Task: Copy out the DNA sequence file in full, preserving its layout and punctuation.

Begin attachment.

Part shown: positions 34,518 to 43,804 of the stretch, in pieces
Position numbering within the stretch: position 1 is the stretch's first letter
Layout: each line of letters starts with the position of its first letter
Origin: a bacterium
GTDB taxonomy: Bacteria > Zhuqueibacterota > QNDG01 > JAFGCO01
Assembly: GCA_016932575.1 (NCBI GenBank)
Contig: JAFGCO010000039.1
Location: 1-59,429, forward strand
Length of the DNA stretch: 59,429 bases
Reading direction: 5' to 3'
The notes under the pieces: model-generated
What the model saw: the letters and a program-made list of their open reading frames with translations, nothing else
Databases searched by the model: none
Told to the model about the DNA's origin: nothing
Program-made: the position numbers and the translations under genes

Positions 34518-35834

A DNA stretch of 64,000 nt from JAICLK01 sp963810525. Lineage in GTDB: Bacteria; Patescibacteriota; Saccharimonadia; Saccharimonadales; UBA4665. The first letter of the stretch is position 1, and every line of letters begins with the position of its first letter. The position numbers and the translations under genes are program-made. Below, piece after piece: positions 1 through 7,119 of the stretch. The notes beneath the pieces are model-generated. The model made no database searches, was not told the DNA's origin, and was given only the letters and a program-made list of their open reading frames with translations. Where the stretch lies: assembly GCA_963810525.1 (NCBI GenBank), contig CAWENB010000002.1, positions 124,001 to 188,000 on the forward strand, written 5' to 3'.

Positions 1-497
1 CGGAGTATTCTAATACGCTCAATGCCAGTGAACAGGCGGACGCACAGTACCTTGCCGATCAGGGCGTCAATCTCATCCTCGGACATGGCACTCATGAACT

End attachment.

Part shown: positions 34,518 to 43,804 of the stretch, in pieces
Position numbering within the stretch: position 1 is the stretch's first letter
Layout: each line of letters starts with the position of its first letter
Origin: a bacterium
GTDB taxonomy: Bacteria > Zhuqueibacterota > QNDG01 > JAFGCO01
Assembly: GCA_016932575.1 (NCBI GenBank)
Contig: JAFGCO010000039.1
Location: 1-59,429, forward strand
Length of the DNA stretch: 59,429 bases
Reading direction: 5' to 3'
The notes under the pieces: model-generated
What the model saw: the letters and a program-made list of their open reading frames with translations, nothing else
Databases searched by the model: none
Told to the model about the DNA's origin: nothing
Program-made: the position numbers and the translations under genes

Positions 34518-35834

A DNA stretch of 64,000 nt from JAICLK01 sp963810525. Lineage in GTDB: Bacteria; Patescibacteriota; Saccharimonadia; Saccharimonadales; UBA4665. The first letter of the stretch is position 1, and every line of letters begins with the position of its first letter. The position numbers and the translations under genes are program-made. Below, piece after piece: positions 1 through 7,119 of the stretch. The notes beneath the pieces are model-generated. The model made no database searches, was not told the DNA's origin, and was given only the letters and a program-made list of their open reading frames with translations. Where the stretch lies: assembly GCA_963810525.1 (NCBI GenBank), contig CAWENB010000002.1, positions 124,001 to 188,000 on the forward strand, written 5' to 3'.

Positions 1-497
1 CGGAGTATTCTAATACGCTCAATGCCAGTGAACAGGCGGACGCACAGTACCTTGCCGATCAGGGCGTCAATCTCATCCTCGGACATGGCACTCATGAACT